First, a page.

This review puts prospective developers in a powerful position to move forward into financing, permitting, and design with the confidence of knowing their potential gains by developing with modular and retaining a strong modular delivery team.
A savvy developer who’s done their homework, recognized a perfect swell, assembled a reliable project team who are all paddling in the same direction, and made the up-front decisions will enjoy the smooth transition from the swell onto the face of the wave. Fulcrum has a deep-rooted knowledge and experience in modular construction and risk management, which makes all the difference between a rough and a smooth ride. With a nationwide network of respected and trusted industry professionals, including architects, modular manufacturers, modular-centric general contractors, set-up contractors, and the like, as Lund mentions, “Fulcrum can help you paddle at the right time right direction, and ensure you enjoy the best view on the beach, the face of a glassy, smooth modular wave. Surf’s up!”
What do we do now? Ride the Wave!
What’s better than enjoying the thrill of riding a one-of-a-kind wave and partnering with the most powerful and untamed force on earth? Some would say nothing. Most hospitality and multi-family developers would say that making a bunch of money by successfully building a modular project and reaping the immense rewards is better!
"We work alongside architects, modular manufacturers, set-up contractors, and general contractors to identify and provide preliminary modular layout, constructability solutions, and Rough Order of Magnitude (ROM) pricing"
There may be few current examples that better showcase the power of modular construction than the wildly successful Home2Suites by Hilton in South San Francisco, CA, completed in 2019. The developer, Vijay Patel, President of Ashkar Development, Inc., rode the modular wave to the tune of $7.23MM in total savings. As the project is located in the Bay Area where skilled labor is in short supply and costs of development are among the highest in the world, the $2MM in hard cost savings would have been enough to attract any developer to modular. But that was just the beginning. Because modular affords the project delivery team to construct the building concurrently with the site work, the project completed eight months faster using modular construction versus using conventional construction, resulting in an estimated gross revenue capture of $5.23MM.
Ashkar Development did it right! They did their homework, built their team, took the experts’ excellent advice on their team, and watched their project blossom into a success story for others to follow! He said it all when he said, “Being our first modular hotel development, we needed to have the right team supporting us. Fulcrum’s modular construction knowledge and unique risk management services proved to be vital to the project’s success. We look forward to working with Fulcrum on many more modular deals!”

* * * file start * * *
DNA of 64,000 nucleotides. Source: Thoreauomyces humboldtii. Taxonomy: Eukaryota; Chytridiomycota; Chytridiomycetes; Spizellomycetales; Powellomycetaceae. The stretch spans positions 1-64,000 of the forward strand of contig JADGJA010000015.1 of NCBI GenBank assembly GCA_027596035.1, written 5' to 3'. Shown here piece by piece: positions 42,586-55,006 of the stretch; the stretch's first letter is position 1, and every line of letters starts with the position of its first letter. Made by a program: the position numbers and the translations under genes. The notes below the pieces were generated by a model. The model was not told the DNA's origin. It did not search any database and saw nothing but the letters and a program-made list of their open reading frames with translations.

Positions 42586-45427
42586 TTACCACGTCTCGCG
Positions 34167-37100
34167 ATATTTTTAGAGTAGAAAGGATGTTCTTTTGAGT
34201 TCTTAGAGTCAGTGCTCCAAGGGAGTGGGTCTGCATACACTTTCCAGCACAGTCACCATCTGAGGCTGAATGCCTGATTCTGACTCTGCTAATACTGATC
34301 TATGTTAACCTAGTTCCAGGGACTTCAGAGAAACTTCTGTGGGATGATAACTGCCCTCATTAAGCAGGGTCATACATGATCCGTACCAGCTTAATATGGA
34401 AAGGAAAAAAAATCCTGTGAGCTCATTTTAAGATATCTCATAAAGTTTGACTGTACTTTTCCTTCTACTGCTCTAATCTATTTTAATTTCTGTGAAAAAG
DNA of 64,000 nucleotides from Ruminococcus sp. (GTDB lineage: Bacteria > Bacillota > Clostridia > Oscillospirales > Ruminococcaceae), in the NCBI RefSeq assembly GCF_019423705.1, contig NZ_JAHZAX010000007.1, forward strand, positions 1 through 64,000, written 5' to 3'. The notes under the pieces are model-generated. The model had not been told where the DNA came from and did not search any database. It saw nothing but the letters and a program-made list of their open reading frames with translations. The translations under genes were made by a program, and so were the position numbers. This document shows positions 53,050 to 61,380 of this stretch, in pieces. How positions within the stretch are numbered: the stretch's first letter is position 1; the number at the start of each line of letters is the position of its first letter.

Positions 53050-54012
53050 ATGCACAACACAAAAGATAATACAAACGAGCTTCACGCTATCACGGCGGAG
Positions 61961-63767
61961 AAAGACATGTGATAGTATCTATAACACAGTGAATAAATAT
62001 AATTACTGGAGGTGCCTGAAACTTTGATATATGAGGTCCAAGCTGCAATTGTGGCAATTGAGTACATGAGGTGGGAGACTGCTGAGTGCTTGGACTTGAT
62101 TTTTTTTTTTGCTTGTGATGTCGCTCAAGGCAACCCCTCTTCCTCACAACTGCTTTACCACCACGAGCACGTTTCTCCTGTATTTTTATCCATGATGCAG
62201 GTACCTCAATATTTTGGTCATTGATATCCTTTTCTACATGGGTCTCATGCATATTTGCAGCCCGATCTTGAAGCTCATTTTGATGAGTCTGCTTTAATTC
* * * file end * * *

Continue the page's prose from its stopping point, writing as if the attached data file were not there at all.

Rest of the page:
This can be your success story too! Let us help you find the wave and ride it to your own success story!
Wait! What About the Surfboard?
Financing is to development what a surfboard is to surfing. You don’t get far without it. Yet, funding in the world of modular is still a challenge. According to Jeff DeHarty with NorthMarq, the largest privately-owned provider of commercial real estate debt and equity in the US, “Significant recent investments from the likes of Alphabet, Amazon, IKEA, SoftBank, PIMCO, Griffin, and Alpha Edison are shifting the perception of modular construction and accelerating institutional acceptance. However, while institutional investments provide credibility for an emerging industry, many developers often find that obtaining construction financing for their modular projects is challenging. Understanding some of the uniqueness surrounding the modular industry is critical in expanding lender comfort.”
He goes on to explain a widely misunderstood concern from the lending perspective. “As the lender typically takes a senior position of security within the land as real property collateral on[conventional] projects that are built onsite, the lender’s collateral improves as the project progresses. With modular, the offsite manufacturing prevents the lender’s real property collateral position from improving during manufacturing. They are deemed personal property and don’t convert into the real property until the modules are delivered and set onsite. Compounding this collateral issue is the fact that design and material deposits, and an accelerated draw schedule often leads to modular projects requiring up to 50 percent of total project costs to be funded upfront. This timing creates a misalignment of project capital needs and the lender’s collateral position. As modular construction has gained more prevalence, some lenders have been more willing than others to learn about the unique risks associated with modular construction. These early adapting lenders have structured loan agreements accordingly to mitigate risks, such as filing UCC (Uniform Commercial Code) liens to collateralize the modules as they remain personal property while at the manufacturing plant. Expect lenders closely scrutinize the manufacturer’s experience and financial health, as nobody wants an insolvent manufacturer with a half-completed project.
Additionally, the transportation and onsite setting of modules pose unique exposures of liability, requiring insurance coverage to be structured accordingly during these periods of the collateral transfer. To change this perception, developers must form a best in class team, starting with selecting the appropriate design and manufacturing partner. Other advisors such as attorneys, financial and insurance brokers, and inspecting consultants are critical in mitigating risk and gaining comfort from construction lenders.